Action needed now to create jobs, Blue Green Alliance says

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As the Minnesota unemployment rate climbed to a 25-year high, manufacturing workers and Sierra Club members delivered more than 5,000 messages from Minnesotans calling on Governor Pawlenty to implement a comprehensive green jobs plan that puts people back to work in a clean energy economy.

“We are calling on the governor to immediately take action to create good, green jobs in the clean energy economy,” Gerry Parzino, co-chair of the Minnesota Blue Green Alliance and staff representative for United Steelworkers District 11, said at Monday’s action. “Building a clean energy economy in Minnesota will put people back to work and help us to protect the environment at the same time.”

Last week, the Minnesota Department of Employment and Economic Development said the state’s unemployment rate increased to 8.1 percent in February. A recent study showed that green investments could create more than 37,000 jobs in Minnesota.

More than two dozen people turned out at a Blue Green Alliance forum last week seeking information on green jobs. Speakers said recent passage of the federal American Recovery and Reinvestment Act provides money to hire workers for projects such as weatherizing buildings and cleaning up brownfields.

“We have an opportunity to confront two of our most pressing problems — rising unemployment and global warming,” said Margaret Levin, state director of the Sierra Club North Star Chapter. “That is why it’s so important that Governor Pawlenty utilize the Recovery Act to make a down payment on this green economy.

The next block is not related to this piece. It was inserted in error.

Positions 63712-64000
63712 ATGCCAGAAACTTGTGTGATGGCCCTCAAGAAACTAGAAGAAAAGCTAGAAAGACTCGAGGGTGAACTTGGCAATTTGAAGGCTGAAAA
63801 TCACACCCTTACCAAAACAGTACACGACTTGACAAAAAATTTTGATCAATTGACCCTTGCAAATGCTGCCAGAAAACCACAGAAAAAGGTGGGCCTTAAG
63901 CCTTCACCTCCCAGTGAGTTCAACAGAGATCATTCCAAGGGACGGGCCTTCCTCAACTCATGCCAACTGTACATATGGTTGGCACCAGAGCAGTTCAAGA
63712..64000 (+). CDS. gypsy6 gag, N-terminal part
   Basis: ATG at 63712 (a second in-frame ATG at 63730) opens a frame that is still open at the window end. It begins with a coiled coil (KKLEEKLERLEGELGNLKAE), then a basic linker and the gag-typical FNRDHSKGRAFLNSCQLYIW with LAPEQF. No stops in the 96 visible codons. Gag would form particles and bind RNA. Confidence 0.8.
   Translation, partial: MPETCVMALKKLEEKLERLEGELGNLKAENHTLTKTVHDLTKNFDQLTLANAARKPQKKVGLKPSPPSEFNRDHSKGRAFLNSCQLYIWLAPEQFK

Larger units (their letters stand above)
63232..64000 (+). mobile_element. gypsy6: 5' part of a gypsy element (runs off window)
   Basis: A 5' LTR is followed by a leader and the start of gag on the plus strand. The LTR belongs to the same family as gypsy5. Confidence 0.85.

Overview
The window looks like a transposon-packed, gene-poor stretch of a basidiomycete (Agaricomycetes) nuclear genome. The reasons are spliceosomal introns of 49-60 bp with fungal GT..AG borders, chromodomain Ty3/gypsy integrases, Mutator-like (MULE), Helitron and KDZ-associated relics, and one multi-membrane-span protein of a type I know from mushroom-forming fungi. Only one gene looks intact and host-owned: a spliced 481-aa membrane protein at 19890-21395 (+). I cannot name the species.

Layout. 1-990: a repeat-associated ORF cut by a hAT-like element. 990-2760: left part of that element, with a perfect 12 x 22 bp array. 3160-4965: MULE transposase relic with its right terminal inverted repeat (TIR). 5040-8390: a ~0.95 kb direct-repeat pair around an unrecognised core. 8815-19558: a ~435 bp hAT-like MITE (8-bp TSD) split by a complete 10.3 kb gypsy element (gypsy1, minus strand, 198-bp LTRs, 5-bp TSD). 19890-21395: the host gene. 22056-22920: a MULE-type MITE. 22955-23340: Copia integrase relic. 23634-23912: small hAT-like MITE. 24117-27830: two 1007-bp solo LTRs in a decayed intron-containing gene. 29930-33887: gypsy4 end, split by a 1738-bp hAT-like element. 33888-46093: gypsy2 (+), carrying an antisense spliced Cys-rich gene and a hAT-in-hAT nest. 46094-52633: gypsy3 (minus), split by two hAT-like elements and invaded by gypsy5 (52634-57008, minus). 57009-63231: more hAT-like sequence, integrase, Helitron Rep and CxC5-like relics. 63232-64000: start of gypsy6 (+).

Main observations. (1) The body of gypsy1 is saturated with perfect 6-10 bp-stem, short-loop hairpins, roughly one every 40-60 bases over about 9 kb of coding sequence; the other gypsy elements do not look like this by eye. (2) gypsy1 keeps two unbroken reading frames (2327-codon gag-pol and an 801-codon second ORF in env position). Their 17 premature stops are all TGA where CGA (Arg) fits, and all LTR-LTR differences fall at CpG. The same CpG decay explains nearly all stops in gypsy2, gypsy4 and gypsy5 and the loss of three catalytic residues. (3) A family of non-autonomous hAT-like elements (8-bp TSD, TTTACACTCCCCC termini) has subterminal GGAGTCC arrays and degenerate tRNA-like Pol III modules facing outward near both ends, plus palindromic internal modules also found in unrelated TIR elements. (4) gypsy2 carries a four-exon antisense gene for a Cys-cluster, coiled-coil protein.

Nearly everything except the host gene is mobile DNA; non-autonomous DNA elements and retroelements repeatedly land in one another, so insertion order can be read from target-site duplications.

“Minnesota can be a leader in creating these family-sustaining, good green jobs.”

Added Steve Hunter, secretary-treasurer of the Minnesota AFL-CIO, “We know we have environmental problems coming to us if we don’t do this. And ultimately it is good for the economy to wean ourselves from foreign oil . . .”

Parzino, Hunter and Levin then led a group to the governor’s office, where they delivered 4,600 signed cards and more than 1,000 e-mail messages urging Pawlenty to act.

Specifically, the group called on state government to use federal recovery funds to:

· Create a Green Job Corps Program, in cooperation with labor and business, to recruit and train workers for green jobs and lift people out of poverty.

· Provide state incentives to attract and retain green manufacturing facilities, including creating Green Industrial Parks, particularly in areas that have lost manufacturing jobs.

· Increase investment in transit and encourage the use of fuel-efficient vehicles in both the public and private sector.

· Increase building efficiency and renewable energy use by providing incentives to individuals, government entities such as schools, and small businesses, and develop and implement green building standards for renovations and new buildings; and

· Support Minnesota’s large industrial-energy users by providing incentives and technical assistance to increase energy efficiency.


At the forum March 18 in Hastings, speakers said moving to a green economy will require new approaches.

“Essentially a green job is doing everything we’re doing now, but doing it differently and in a right way,” said Michael Haynes of Environmental Justice Advocates of Minnesota.

Bernie Hesse of United Food & Commercial Workers Local 789 said his union has worked with employers to implement environmentally friendly policies that also save money. For example, Cub Foods is reducing waste and energy use at its first “green” store on St. Paul’s East Side, while the union is helping Dakota Premium find ways to use less water in its meatpacking operation in South St. Paul.

Sometimes new jobs are created and sometimes current jobs are re-defined, said Russell Hess of the Laborers District Council of Minnesota and North Dakota. In all cases, “they’re going to be great jobs if we organize and make sure they’re great jobs,” he said.

The Blue Green Alliance is a national partnership of labor unions and environmental organizations, representing more than 6 million people, dedicated to expanding the number and quality of green jobs in the United States.

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